Setting Priorities


“Institutional priorities” is the fancy-schmancy way of explaining why an admissions officer may choose an All-State oboe player with a 3.6 GPA over a champion chess player with a 3.8 GPA. Quite simply, the college may be looking to maintain its distinction as having one of the most prestigious college symphonies in the country, and their last oboe player is graduating. This same college may be perfectly fine with its chess club finishing in the middle of the pack at most competitions. If a college introduces a new major we can assume they want students to come to their school for that area of study; otherwise, it’s difficult to know if what a student has to offer is what the college needs in any given year. My advice is this: Do not even try to figure it out. Instead, create your own list of priorities.


When I meet with families, we talk about finding several schools with an appropriate academic, financial, and social fit. Of course, what this means exactly can get a little fuzzy and even I find myself swayed by anecdotes and slick websites—so I’m offering a list of questions here that may help you determine your family’s higher education priorities. It’s far from exhaustive, but it’s a start.


Academic

  1. What are your academic interests? Since many students enter college undecided or likely to change majors, be sure you have the option to explore without having to transfer later.

  2. Is your main motivation for attending college to gain knowledge, think deep thoughts, develop a purpose, and learn transferable skills or is it to be prepared for a specific career path upon graduation? In other words, are you okay with spending money for a class called “The Coen Brothers as Postmodern Auteurs” rather than “Pathophysiology/Pharmacology in Nursing 1”? There is no right answer here, but it’s an important distinction.

  3. What is your comfort level with challenge? Do you learn best when you are the star in the classroom, or do you crave intellectual challenges from your peers? When it comes time to decide between attending a “match” school versus a “reach” school, your answer to this question will help you make that decision.

Financial

  1. What is your family able to—and what are they willing to—pay for college? Everyone in the family needs to be on the same page here, and the only way to do this is to sit down and share the details. Discuss your personal borrowing limits on loans.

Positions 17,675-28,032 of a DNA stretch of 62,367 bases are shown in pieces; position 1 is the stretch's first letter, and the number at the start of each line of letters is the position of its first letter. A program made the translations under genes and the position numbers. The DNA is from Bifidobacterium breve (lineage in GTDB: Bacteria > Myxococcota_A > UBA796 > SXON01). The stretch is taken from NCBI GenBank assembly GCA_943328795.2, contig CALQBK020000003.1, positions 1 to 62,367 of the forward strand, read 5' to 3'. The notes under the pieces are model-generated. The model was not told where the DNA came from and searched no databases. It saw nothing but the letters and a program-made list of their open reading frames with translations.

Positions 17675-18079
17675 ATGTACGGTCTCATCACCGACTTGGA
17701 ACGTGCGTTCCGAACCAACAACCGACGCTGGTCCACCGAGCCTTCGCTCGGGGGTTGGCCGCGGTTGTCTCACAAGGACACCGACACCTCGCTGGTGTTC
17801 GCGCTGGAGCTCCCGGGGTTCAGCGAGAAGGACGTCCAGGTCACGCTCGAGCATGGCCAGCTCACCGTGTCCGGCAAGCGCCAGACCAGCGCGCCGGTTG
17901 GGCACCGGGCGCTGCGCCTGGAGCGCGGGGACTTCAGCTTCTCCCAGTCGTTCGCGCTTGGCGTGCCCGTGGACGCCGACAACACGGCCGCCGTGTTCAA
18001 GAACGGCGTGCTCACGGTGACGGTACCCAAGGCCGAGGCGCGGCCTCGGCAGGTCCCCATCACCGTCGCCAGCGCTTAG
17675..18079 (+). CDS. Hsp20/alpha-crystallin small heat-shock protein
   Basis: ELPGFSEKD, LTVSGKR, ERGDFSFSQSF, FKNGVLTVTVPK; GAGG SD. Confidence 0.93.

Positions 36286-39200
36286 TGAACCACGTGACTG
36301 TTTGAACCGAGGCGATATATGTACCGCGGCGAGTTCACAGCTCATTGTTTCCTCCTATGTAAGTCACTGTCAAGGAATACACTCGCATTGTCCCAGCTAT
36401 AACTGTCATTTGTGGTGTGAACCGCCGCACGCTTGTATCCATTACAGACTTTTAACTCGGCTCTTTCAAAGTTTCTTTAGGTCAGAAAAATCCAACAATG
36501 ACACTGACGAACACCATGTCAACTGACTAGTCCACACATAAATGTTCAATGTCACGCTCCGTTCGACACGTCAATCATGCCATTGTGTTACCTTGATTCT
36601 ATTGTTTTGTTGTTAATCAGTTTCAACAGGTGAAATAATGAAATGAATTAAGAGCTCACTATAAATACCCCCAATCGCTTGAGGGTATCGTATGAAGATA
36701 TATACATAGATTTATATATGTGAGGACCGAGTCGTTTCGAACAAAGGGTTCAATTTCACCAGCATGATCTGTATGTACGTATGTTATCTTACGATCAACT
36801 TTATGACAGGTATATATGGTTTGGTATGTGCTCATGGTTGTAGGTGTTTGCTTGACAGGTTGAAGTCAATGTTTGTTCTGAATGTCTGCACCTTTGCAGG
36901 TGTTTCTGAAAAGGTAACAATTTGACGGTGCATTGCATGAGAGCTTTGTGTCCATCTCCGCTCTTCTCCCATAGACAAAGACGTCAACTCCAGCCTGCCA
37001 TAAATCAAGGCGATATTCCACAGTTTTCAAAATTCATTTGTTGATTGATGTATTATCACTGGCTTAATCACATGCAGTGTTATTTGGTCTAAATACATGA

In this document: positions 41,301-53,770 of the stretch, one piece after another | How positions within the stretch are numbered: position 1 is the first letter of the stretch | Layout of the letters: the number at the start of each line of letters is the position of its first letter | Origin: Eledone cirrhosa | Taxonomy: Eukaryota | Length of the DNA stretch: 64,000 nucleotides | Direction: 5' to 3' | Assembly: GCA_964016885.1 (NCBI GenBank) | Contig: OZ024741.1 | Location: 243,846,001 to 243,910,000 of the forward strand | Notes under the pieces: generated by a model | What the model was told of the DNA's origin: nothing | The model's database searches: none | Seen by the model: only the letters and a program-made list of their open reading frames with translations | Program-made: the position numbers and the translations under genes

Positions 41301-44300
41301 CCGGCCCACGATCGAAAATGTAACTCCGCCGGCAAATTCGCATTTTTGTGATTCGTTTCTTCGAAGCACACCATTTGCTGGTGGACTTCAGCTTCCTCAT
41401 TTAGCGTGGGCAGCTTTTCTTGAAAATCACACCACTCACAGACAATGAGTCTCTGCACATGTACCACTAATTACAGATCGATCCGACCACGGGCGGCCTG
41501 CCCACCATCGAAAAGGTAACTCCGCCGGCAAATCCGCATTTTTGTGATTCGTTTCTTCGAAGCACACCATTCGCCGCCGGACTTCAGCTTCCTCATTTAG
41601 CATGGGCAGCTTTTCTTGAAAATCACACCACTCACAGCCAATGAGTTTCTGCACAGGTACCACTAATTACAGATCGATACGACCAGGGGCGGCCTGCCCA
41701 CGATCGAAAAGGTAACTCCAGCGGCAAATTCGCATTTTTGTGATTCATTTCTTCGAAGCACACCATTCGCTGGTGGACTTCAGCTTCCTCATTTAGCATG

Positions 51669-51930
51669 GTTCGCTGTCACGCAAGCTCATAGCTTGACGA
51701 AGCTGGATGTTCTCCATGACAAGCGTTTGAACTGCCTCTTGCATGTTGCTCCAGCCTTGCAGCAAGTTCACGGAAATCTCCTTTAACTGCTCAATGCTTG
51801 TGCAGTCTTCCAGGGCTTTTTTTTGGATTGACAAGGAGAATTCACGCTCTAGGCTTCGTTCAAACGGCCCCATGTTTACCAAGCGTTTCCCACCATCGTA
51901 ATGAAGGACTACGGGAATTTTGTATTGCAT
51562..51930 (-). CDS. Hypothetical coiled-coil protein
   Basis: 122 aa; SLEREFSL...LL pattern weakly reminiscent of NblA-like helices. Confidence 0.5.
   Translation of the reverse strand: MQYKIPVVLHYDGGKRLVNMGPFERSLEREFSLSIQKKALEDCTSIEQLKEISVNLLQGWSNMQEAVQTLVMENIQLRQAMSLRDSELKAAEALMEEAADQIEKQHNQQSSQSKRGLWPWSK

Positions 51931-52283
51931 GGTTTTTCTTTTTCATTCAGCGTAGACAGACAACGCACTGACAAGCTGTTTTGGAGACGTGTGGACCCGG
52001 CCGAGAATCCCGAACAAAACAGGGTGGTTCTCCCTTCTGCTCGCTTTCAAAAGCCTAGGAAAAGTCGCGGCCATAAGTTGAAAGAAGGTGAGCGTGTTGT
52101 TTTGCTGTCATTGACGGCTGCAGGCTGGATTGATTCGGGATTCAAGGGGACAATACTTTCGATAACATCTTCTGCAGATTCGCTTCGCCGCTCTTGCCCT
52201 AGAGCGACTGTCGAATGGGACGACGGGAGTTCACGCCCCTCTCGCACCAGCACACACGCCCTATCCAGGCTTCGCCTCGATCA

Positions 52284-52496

2. Have you made your best effort to qualify for the Florida Bright Futures scholarship, by getting good grades, preparing for standardized tests, and participating in community service? The tuition at our Florida public universities is among the lowest in the nation, but adding the Bright Futures scholarship is even sweeter.

  3. Are you willing to consider a lesser-known school if they offer you significant merit scholarships? I know students attending colleges out of state for less than the total cost of attendance at a Florida public university.

Social

  1. How far away do you want to be from your family? A day’s drive? A short non-stop flight? It’s okay to still want to be close enough to see your younger siblings regularly and it’s also okay to want to experience life in a different area of the country or world.

  2. What support do you need to practice your religion, to maintain your physical and mental health, and to continue activities important to you? Colleges understand they are providing more than classes for you to take, and what colleges offer beyond that vary—and only you know what else you need. Have others with your religious or ethnic background historically been welcomed on campus? If you need to speak with a health professional, how soon can you make an appointment at the clinic? If you enjoy attending sporting events and parties, will you find plenty of others who do too?

  3. Who do you want to be and how will the college help you become that person? Are you seeking a diverse set of peers (racially, culturally, socioeconomically, geographically) to learn from? Colleges are more homogeneous than you might expect, so check out the stats. Is there something you have always wanted to try but have not had the time or opportunity? Not every college offers fire spinning or marching band spots for cellists, but for those that do, it’s a big deal on campus. Are you looking for a place where you can take risks, your high school image won’t get in the way, and your courage will be celebrated?


Heading into the college application process armed with your own set of priorities will allow you to select a college based on what matters to you. And chances are, with your priorities clearly identified, more than one college will recognize you are a perfect fit for them!

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